Saturday, June 2, 2018

Live at the Belly Up: Steve Poltz, Trouble in the Wind (KPBS, 2014)

by Mark Gabrish Conlan • Copyright © 2018 by Mark Gabrish Conlan • All rights reserved

Last night I watched two music programs on KPBS: their own production, Live at the Belly Up, and one from the PBS station in Nashville, Bluegrass Underground, in which various bands (not only bluegrass but other genres as well) descend into the depths of the earth and perform in a hollowed-out underground cave with great acoustics. (They have to bring themselves and their equipment down in the sorts of miniature trains used by coal miners.) The acts on last night’s Live at the Belly Up — named after a far more prosaic location, the legendary Belly Up Tavern in Solana Beach — and featured local songwriter Steve Poltz and a band from Carlsbad called Trouble in the Wind. To the extent Poltz has a reputation at all, it was from a song called “You Were Meant for Me” that he co-wrote with Jewel while the two were on a road trip together before she became famous. Since he wrote the song with Jewel, she had him featured in the video — he stroked her cheek in an affectionate but not especially sexual gesture — and as he joked last night, for years people looked at him on the street and recognized him as “that dude in the Jewel video.” In this Live at the Belly Up program, copyrighted 2014 (haven’t they done any since?), Poltz performed more or less alone — I say “more or less” because while all we and the Belly Up audience got to see was him standing at a mike playing an acoustic guitar and singing, there was an offstage sound person (I think Poltz said it was his cousin) adding electronic effects and in one case playing a pre-recorded Poltz guitar part — one could tell because on the last song, “The Long Haul,” he walked into the audience and left his guitar on stage, but you could still hear guitar even though no one visible was playing one.

Poltz opened with an instrumental called “Chinese Checkers” and then did a song called “I Want All My Friends to Be Happy,” which he said was inspired by the death of a long-time friend of his from cancer — and the fact that Poltz could write a song about the death of a friend from cancer and call it “I Want All My Friends to Be Happy” says volumes about his irreverence, his sense of humor and his overall good-naturedness. He’s not one of those singer-songwriters who goes up in front of a microphone and presents himself as, “I’m bearing my soul for you so you’d better take me seriously!” (At one point — the song is written in the persona of his late friend — he sings, “I want to tell cancer to go fuck itself,” which of course got bleeped, and then in a spoken aside he apologized to KPBS for forcing them to bleep him and breaking his promise not to swear on the taping. Then he got the audience to sing along, and of course KPBS bleeped them.) Then he did a sort of rap-lite number called “Kickin’ It Old Skool” [sic] that paid tribute to the fact that the show was being filmed for KPBS and which featured Poltz doing clever boom-box imitations while his offstage cousin did some mild rap-style sound effects behind him. His next song was the inevitable “You Were Meant for Me,” which isn’t as good as the 1929 Nacio Herb Brown-Arthur Freed song of the same title but still charms — Jewel’s original recording made her debt to Melanie ultra-clear but the song takes on a different affect with a man singing it — which he followed up with a song called “Spirit Hands” and one called “The Long Haul” which he presented as a tribute to his mother. I’m not a Poltz fanatic but every time I run into him or his music I find him amusing and charming, and like his music, his physical looks are quirky but appealing; he’s not a sex god but he is attractive in that sort of dorky way that no doubt Jewel wanted to showcase when she put him in her video.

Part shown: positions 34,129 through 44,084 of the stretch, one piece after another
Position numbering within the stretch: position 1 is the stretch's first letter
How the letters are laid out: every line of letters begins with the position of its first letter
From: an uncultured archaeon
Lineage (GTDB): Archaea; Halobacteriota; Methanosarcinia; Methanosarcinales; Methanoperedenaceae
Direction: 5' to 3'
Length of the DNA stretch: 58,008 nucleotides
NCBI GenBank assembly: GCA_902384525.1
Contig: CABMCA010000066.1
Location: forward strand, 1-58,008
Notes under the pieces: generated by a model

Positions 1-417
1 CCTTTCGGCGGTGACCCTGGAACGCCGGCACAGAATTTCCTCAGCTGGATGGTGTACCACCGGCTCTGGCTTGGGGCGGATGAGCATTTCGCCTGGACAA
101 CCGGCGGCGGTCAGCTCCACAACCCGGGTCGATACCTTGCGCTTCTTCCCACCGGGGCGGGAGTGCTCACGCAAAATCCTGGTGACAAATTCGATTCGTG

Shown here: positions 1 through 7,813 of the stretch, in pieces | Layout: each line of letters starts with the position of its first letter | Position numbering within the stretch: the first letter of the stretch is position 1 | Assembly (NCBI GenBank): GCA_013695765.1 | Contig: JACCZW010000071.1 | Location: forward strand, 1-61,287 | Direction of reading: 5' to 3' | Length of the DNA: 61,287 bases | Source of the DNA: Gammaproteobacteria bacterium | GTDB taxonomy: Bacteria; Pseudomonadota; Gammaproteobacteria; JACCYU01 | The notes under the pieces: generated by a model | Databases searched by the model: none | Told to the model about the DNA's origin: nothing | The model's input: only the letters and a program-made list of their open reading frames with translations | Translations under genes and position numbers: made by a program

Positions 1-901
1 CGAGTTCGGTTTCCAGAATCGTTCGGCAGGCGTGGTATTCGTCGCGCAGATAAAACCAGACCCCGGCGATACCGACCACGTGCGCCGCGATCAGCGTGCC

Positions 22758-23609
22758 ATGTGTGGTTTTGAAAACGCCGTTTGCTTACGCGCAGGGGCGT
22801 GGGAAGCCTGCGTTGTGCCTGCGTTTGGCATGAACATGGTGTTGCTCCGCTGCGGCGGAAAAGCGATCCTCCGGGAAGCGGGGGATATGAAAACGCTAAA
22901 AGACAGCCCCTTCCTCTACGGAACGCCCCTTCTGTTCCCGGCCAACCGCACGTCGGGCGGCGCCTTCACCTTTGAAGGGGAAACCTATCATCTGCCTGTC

The band Trouble in the Wind is from Carlsbad and now — four years after they appeared on this show — they’re about to release their first album (they’re playing a release party for it at the Sunshine Brooks Theatre in Oceanside on July 28;, and their featured singer, Robby Gira, described himself in one of the interstital interviews as being influenced by Roy Orbison, Billie Holiday and David Bowie. I don’t hear any of Billie in his vocals and only a little of Bowie; mostly he sounds like Lou Reed trying to do Roy Orbison, and his voice is O.K. but I found it a bit wearing after a while. They’re also described as a band rooted in surf music but I don’t hear anything of the Beach Boys in them, either, especially since Gira is the only singer — the other band members don’t even contribute backing vocals — and the only other voice we got on their Live at the Belly Up appearance was Gira’s sister Lauren, who joined him for a duet on a song called “When You Are Drunk” and whose voice sounded like a higher-lying version of her brother’s. They’re an interesting band, and the members are Robby Gira, vocals and acoustic guitar; Trevor Mulvey, bass and electric bass; Kyle Merritt, piano, accordion, electric guitar and banjo; Larry Doran, drums and percussion; and Keith Haman, electric guitar, pedal steel guitar and piano. Their Web site also credits Haman and Doran with backing vocals, but if they sang on last night’s show, I didn’t notice them. Their songs were “Can’t Help but Think,” “Cheek to Cheek” (which required a lot of, pardon the pun, cheek to rip off the title of the great song Irving Berlin wrote for Fred Astaire’s and Ginger Rogers’ big dance in Top Hat! It’s hardly at the level of Berlin’s classic but it’s a nice enough piece of material), “When You Are Drunk,” “Safe,” “Let Me Get Down,” “Pretty Please” and “Rising” (another title that’s been used by far more talented people — Bruce Springsteen and Yoko Ono). They’re a nice enough band in a pretty straightforward 1970’s rock vein, and Kyle Merritt’s banjo and accordion add a distinctive element to their sound even though they’re hardly at the level of Arcade Fire in terms of using non-rock (or not normally rock) instruments to add texture and depth, but I liked them overall and they were a good pairing for Steve Poltz.